Even

 

She sat behind the table and tucked her short legs beneath her fufu-sized buttocks. She swiped the mahogany surface of the three-legged table with the back of her hand, clearing the clutter that her brother had collected there- his garage of cars and tanks. He had done same to her well-assembled puzzle earlier in the morning.

She was coming to put her flat doll back together now and she was sure it would be faster this time round.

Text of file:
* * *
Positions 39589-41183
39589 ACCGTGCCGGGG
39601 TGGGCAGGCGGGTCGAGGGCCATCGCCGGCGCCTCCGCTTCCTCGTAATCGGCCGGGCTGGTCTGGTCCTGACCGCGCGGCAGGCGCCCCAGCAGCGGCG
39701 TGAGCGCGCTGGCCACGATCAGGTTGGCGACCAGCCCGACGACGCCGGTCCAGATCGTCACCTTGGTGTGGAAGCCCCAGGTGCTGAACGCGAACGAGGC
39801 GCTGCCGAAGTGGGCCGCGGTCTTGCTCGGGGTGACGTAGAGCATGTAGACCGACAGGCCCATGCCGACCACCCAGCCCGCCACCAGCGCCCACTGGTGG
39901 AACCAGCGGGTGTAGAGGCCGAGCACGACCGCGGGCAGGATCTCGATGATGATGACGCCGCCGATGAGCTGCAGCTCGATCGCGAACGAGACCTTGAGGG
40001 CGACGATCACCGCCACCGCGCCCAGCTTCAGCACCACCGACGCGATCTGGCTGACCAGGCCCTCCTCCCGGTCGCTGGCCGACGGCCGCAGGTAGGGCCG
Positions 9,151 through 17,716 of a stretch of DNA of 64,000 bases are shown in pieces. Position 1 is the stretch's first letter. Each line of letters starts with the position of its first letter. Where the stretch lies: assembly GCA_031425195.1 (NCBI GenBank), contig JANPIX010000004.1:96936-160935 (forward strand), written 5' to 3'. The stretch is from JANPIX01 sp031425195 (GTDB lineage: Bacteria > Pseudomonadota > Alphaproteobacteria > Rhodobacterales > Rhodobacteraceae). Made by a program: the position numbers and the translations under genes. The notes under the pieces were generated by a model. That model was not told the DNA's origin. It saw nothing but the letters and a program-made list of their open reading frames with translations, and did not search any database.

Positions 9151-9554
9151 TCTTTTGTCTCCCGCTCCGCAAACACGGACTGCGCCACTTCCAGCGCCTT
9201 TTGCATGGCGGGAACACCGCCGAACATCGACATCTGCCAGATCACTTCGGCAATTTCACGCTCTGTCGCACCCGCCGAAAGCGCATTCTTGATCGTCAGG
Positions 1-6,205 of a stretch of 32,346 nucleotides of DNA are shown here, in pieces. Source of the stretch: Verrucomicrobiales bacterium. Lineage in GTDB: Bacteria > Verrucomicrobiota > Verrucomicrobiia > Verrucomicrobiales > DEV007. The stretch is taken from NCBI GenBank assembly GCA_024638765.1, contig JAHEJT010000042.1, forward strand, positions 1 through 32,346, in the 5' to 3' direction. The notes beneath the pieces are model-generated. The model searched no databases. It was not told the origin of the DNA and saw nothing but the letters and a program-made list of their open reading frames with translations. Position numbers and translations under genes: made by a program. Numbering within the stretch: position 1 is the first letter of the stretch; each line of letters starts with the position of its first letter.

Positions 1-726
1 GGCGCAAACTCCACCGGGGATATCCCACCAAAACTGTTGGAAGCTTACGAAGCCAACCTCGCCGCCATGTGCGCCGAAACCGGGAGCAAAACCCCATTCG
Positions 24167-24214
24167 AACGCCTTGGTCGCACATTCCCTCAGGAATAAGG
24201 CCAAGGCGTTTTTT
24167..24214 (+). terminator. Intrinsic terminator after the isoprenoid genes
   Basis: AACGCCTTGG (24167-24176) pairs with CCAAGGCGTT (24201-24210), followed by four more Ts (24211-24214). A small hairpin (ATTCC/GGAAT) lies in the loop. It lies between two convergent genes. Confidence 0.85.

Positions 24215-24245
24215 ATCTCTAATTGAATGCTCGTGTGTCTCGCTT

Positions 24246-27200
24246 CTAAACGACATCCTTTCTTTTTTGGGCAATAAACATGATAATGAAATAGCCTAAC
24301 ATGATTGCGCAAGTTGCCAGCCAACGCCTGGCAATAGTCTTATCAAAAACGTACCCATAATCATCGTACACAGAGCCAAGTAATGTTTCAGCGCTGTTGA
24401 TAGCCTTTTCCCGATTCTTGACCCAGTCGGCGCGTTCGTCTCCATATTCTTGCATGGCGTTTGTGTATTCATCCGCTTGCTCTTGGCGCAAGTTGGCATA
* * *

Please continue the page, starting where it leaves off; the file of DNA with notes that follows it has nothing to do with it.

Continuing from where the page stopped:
She had learnt that every piece in her puzzle had an irreplaceable spot, by another irreplaceable piece. She only had to tell which went where, by the colours, patterns and cuts that they had.

She smiled, revealing the gaping hole where her first two baby teeth had fallen from.

 

 

Nana Yaa (c) 2016

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